The Ontario Hospital Association’s HealthAchieve is one of the major health care conferences on our annual calendar. Here are 10 revealing moments from this year’s three-day event:
1. Metaphors really stick. Don Berwick, former administrator of the U.S. Medicaid/Medicare program, spoke about the Choleteka Bridge in Honduras. An engineering marvel, it was considered one of the strongest bridges in the world. The year after it was built, Hurricane Mitch struck and washed out more than 150 bridges in the country – but not the Choleteka. The only problem is, the hurricane actually moved the path of the river to render the bridge obsolete. Speaker after speaker picked up on this metaphor in relation to health care delivery.
2. Performance pay is a stupid idea. OHA hospitals have been moving towards “performance” or “at risk pay” in recent years. It essentially means that a portion of an executives’ pay is contingent on the hospital reaching certain pre-established goals. Not only does this demean the executive by suggesting they would not act in the organization’s best interests otherwise, but means the goals get dumbed down – or what Berwick says “makes timidity logical.” Berwick says he prefers goals that are difficult to reach. When Berwick said he is not a fan of performance based pay, a significant portion of the packed audience broke into spontaneous applause. The OHA may want to revisit this policy.
3. “Benchmarking is the cream of the crap.” – Mark Britnell, Chairman and Partner, KPMG Global Health Practice. Say no more.
4. Several speakers emphasized the importance of “Senior Friendly Hospitals,” including the importance of early mobilization. Getting seniors mobile in hospital can shorten the length of stay, shorten duration of delirium and improve the return to independent functioning. Nobody mentioned that many Ontario hospitals are presently eliminating physiotherapy positions to balance their budgets.
5. “Pilot Project-itis.” Dr. Ben Chan, President of Health Quality Ontario spoke about hospitals having difficulty focussing when faced with a multitude of pilot projects.
6. Patient surveys may not be all they are cracked up to be. Stacey Daub, CEO of the Toronto Central CCAC, spoke about real change involving “experience-based design” – in other words, talking to real patients. She said surveys are often an inaccurate reflection of patient experience. Many patients are reluctant to complain for fear that their ongoing care will suffer.
7. Incentives to skimp on quality: Moving towards a more patient-based model of funding, the question is, at what rate should hospitals be reimbursed for certain procedures when the present costs significantly vary? The province wants to benchmark its payments on the best performing hospitals. Chan warned this could be an incentive to “skimp on quality.” See item number three.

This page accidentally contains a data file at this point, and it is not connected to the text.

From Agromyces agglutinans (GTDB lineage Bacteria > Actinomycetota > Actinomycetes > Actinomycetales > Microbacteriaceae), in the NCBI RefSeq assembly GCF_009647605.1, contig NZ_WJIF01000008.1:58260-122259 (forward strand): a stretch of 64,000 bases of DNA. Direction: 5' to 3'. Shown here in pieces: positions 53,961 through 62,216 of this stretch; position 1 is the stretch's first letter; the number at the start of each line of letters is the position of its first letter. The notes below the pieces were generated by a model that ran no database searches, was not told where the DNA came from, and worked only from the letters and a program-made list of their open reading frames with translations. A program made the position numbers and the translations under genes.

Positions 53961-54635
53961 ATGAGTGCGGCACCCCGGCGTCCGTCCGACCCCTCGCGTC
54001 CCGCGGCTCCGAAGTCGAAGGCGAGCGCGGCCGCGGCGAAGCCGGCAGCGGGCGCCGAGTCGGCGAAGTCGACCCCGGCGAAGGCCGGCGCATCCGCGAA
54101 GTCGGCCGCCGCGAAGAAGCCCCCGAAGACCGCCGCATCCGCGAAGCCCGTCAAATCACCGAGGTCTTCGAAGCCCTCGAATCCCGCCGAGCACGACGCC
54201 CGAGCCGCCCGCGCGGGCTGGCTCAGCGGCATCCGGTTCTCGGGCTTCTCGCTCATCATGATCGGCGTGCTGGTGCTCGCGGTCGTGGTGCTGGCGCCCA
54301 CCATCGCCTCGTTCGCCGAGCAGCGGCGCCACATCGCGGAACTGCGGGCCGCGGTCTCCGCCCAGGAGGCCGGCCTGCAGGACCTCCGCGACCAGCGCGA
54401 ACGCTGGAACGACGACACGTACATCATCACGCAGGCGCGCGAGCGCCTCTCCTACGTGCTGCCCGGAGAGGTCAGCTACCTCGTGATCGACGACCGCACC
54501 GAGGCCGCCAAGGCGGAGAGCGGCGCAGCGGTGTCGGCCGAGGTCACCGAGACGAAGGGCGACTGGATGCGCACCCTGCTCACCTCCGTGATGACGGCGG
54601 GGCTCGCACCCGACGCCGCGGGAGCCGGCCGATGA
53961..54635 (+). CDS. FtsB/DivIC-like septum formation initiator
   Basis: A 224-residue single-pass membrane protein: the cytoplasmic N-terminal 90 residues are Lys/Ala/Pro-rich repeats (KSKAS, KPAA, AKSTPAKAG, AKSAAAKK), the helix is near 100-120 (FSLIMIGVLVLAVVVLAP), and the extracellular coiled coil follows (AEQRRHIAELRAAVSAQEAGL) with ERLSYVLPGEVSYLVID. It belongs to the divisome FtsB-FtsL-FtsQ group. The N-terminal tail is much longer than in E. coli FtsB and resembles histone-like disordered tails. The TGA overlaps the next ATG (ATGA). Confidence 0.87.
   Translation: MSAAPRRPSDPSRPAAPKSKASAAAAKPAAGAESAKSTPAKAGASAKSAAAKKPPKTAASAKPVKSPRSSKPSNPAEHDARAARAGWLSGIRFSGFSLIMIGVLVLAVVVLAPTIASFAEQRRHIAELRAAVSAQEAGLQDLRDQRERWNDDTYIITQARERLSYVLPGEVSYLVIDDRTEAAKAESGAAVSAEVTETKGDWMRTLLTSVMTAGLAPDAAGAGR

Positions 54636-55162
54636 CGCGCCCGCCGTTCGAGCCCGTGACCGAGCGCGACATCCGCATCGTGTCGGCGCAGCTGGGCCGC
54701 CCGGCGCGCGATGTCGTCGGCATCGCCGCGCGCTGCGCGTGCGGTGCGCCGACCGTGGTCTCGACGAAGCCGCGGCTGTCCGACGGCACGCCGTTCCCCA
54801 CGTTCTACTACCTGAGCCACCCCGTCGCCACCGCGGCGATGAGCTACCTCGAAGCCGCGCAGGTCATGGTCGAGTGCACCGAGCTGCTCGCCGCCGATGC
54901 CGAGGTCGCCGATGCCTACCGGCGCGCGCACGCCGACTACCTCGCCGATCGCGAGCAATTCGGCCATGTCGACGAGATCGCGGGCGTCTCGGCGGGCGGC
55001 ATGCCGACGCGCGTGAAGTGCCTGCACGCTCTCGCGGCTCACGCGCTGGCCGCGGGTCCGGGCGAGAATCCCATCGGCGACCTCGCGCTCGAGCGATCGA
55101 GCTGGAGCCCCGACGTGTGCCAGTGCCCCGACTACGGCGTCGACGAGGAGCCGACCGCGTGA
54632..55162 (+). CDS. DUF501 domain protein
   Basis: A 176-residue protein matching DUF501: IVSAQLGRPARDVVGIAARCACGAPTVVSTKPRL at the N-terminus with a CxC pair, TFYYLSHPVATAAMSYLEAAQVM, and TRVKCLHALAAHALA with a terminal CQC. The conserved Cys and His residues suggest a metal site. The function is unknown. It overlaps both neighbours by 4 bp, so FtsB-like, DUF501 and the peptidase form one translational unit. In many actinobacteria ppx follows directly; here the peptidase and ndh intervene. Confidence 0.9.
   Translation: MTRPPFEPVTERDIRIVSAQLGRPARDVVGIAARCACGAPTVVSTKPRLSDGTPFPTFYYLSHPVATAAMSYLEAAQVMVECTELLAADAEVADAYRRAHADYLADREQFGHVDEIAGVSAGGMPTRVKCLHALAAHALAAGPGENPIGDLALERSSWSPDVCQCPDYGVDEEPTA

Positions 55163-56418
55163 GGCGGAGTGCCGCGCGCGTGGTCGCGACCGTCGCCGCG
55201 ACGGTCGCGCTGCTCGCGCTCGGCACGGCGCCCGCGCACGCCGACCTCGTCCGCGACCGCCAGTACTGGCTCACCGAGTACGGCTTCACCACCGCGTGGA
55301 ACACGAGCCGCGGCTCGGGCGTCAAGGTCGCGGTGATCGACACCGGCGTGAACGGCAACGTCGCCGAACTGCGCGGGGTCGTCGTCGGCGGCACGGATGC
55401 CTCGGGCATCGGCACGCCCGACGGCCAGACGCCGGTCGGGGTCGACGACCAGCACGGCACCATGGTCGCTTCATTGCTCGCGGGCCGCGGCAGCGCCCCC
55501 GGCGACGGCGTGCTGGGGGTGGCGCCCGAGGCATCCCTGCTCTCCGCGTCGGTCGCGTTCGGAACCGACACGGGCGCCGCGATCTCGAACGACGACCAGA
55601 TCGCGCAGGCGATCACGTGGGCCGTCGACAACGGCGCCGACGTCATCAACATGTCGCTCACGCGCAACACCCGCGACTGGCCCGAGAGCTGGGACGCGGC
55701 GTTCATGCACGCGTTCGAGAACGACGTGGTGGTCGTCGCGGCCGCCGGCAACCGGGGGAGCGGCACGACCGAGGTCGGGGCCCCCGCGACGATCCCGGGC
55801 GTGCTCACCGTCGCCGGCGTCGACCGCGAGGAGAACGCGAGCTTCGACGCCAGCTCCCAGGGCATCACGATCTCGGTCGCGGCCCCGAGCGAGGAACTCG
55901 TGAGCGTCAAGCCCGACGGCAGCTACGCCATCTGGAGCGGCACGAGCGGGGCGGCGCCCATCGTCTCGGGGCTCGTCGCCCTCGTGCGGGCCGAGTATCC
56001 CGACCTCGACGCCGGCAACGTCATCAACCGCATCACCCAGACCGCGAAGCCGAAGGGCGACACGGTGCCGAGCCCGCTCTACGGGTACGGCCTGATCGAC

8. Great leaders aspire to be the dumbest person in the room says Jim Collins, author of Great By Choice. We won’t comment on the OHA’s success in this regard, but note Collins’ observation that humility makes a great leader. Collins said leadership is a combination of fanatic discipline, empirical creativity, and productive paranoia. Collins said that the business model is the wrong answer for the social sectors.
9. How much change works? Collins was one of the few speakers to suggest that change should be limited, that organizations that undergo massive change seldom succeed. How much change works? According to Collins – no more than 20 per cent. Collins also notes that when you do a “to-do list,” you should also develop a “stop doing list.”
10. Paul Corrigan, a former health advisor to Tony Blair, spoke about the importance of trust in transforming health care. Trust is often a major issue that prevents change. Corrigan noted that while the public is frightened of not having a hospital, they are more than happy not to go there. In Ontario we are frequently told that services being cut in hospitals will reappear in the community. The problem is, they seldom ever do, and when they are, the service is insufficient as a replacement to what was lost. Even worse, the new service can be subject to a user fee, such as the recent loss of rehab services from community hospitals. Is there a community left that “trusts” such transformation?